« The all-seeing net | Main | Working for free »

Server electricity use skyrockets

February 15, 2007

A new study from the Lawrence Berkeley National Laboratory, released today, reveals that the electricity used by server computers doubled between 2000 and 2005. The report, which appears to be the most definitive assessment of data center energy consumption yet produced, underscores the growing importance of energy efficiency in effective IT management. The report's author, Jonathan Koomey, told Technology Review, "I was surprised by the doubling. I expected some growth, but not quite as large."

The increase in power consumption is largely attributable to the proliferation of cheap servers, according to the study:

Almost all of this growth was the result of growth in the number of the least expensive servers, with only a small part of that growth being attributable to growth in the power use per unit. Total power used by servers represented about 0.6% of total U.S. electricity consumption in 2005. When cooling and auxiliary infrastructure are included, that number grows to 1.2%, an amount comparable to that for color televisions. The total power demand in 2005 (including associated infrastructure) is equivalent (in capacity terms) to about five 1000 MW power plants for the U.S. and 14 such plants for the world. The total electricity bill for operating those servers and associated infrastructure in 2005 was about $2.7 B and $7.2 B for the U.S. and the world, respectively.

The estimate that servers account for 1.2 percent of overall power consumption in the U.S. is, as the San Francisco Chronicle reports, considerably lower than some previous estimates, which put data center power consumption as high as 13 percent of total U.S. consumption. It should be noted that the study, underwritten by AMD, looks only at power consumption attributable to servers, which represents about 60% to 80% of total data center power consumption. Electricity consumed by storage and networking gear is excluded. The study also excludes custom-built servers, such as the ones used by Google. The number of servers Google runs is unknown but is estimated to be in the hundreds of thousands.

Related posts:
Avatars consume as much electricity as Brazilians
Welcome back to frugal computing


Nick, this is more reason for us to move to your vision of Utility Computing,,,but as I write below, the hardware vendors and the outsourcing vendors will likely continue to try to sell "the new improved, fuel efficient generator" rather than utility...which would smooth out peaks and valley of fuel consumption across many customers, allow for specialized energy optimization etc. Not to mention, be far more efficient in "people fuel" which frankly, is still a much bigger cost in data centers than the power variety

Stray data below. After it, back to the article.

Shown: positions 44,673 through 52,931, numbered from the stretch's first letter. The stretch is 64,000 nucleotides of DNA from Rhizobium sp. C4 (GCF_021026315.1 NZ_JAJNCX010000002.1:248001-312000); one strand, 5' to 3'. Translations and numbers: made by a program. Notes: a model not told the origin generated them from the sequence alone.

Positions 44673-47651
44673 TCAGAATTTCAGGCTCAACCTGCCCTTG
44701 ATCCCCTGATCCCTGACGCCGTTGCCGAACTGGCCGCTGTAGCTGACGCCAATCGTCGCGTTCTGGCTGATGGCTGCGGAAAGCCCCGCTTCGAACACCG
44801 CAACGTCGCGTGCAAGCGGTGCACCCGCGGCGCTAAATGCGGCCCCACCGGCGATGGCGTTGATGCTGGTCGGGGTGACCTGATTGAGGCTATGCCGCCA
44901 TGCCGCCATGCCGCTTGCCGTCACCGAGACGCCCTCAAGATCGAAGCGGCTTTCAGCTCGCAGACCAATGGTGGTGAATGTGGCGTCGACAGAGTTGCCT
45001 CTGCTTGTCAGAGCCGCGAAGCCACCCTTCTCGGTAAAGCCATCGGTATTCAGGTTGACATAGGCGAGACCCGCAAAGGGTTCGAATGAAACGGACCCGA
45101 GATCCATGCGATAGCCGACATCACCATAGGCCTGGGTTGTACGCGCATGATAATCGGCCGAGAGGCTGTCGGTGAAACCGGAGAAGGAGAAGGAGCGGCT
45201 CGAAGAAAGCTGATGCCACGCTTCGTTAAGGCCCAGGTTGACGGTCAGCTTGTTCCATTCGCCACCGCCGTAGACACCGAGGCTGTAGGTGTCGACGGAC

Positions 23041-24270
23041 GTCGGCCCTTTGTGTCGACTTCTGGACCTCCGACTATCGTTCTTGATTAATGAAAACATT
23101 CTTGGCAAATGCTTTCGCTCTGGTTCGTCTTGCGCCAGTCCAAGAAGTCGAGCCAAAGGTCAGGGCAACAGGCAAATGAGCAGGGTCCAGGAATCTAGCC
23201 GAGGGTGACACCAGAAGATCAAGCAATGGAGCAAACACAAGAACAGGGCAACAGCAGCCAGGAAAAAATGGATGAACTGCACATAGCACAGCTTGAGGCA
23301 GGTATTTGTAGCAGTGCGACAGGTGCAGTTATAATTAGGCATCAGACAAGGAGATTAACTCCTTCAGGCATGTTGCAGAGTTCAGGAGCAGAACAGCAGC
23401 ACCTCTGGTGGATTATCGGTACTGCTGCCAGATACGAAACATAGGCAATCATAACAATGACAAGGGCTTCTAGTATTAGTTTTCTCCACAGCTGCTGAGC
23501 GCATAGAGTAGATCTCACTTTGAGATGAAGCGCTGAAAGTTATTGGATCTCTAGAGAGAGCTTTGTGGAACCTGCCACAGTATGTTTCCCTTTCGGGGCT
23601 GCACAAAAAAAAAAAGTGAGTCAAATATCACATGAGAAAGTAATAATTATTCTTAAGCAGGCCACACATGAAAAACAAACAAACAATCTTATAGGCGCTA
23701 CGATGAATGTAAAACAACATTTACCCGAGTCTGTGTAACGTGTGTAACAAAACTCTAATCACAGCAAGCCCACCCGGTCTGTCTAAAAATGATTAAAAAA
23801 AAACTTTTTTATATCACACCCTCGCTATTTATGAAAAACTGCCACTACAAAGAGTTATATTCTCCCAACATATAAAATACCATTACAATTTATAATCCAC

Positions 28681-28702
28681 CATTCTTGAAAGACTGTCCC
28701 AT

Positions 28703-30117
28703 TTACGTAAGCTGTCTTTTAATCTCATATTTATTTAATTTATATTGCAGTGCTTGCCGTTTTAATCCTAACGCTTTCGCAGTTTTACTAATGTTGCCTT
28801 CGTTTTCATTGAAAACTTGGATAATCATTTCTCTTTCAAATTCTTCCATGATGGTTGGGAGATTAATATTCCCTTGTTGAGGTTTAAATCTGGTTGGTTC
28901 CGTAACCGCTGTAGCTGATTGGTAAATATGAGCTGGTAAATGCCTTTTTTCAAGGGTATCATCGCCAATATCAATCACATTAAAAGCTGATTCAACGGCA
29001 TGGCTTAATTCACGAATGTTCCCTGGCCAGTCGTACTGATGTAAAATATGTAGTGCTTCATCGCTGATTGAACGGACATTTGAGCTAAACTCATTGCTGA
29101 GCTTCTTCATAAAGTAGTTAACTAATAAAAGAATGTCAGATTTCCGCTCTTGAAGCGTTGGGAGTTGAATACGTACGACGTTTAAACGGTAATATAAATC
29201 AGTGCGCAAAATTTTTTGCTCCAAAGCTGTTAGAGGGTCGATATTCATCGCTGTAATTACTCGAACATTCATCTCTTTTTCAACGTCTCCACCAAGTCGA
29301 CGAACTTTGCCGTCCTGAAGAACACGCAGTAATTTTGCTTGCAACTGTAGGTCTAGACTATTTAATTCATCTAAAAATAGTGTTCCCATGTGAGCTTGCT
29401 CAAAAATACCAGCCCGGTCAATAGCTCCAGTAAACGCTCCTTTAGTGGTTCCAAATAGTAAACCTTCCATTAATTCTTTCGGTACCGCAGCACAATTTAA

Posted by: vinnie mirchandani [TypeKey Profile Page] at February 16, 2007 10:24 AM

Nick, a shorter version of above link is below


Posted by: vinnie mirchandani [TypeKey Profile Page] at February 16, 2007 10:27 AM

Not to worry. Google is on the case again! http://services.google.com/blog_resources/PSU_white_paper.pdf


Posted by: Joel P [TypeKey Profile Page] at February 17, 2007 02:45 PM

Hi Nick,

Whilst this article talks about servers, I thought I'd let you know about an idea I've put in action to hopefully get people to use desktop computers more efficently. KyotoPotato is a game which gets users to turn off their computers to win (obviously when they are not using them). Take a look at http://kyotopotato.com.



Posted by: Gary [TypeKey Profile Page] at February 18, 2007 03:57 AM

"Electricity consumed by storage and networking gear is excluded"..how about air conditioning?

Posted by: photoncourier.blogspot.com [TypeKey Profile Page] at February 28, 2007 06:12 PM

Post a comment

Thanks for signing in, . Now you can comment. (sign out)

(If you haven't left a comment here before, you may need to be approved by the site owner before your comment will appear. Until then, it won't appear on the entry. Thanks for waiting.)

Remember me?

carrshot5.jpg Subscribe to Rough Type

Now in paperback:
shallowspbk2.jpg Pulitzer Prize Finalist

"Riveting" -San Francisco Chronicle

"Rewarding" -Financial Times

"Revelatory" -Booklist

Order from Amazon

Visit The Shallows site

The Cloud, demystified: bigswitchcover2thumb.jpg "Future Shock for the web-apps era" -Fast Company

"Ominously prescient" -Kirkus Reviews

"Riveting stuff" -New York Post

Order from Amazon

Visit Big Switch site

Greatest hits

The amorality of Web 2.0

Twitter dot dash

The engine of serendipity

The editor and the crowd

Avatars consume as much electricity as Brazilians

The great unread

The love song of J. Alfred Prufrock's avatar

Flight of the wingless coffin fly

Sharecropping the long tail

The social graft

Steve's devices

MySpace's vacancy

The dingo stole my avatar

Excuse me while I blog

Other writing

Is Google Making Us Stupid?

The ignorance of crowds

The recorded life

The end of corporate computing

IT doesn't matter

The parasitic blogger

The sixth force



The limits of computers: Order from Amazon

Visit book site

Rough Type is:

Written and published by
Nicholas Carr

Designed by

JavaScript must be enabled to display this email address.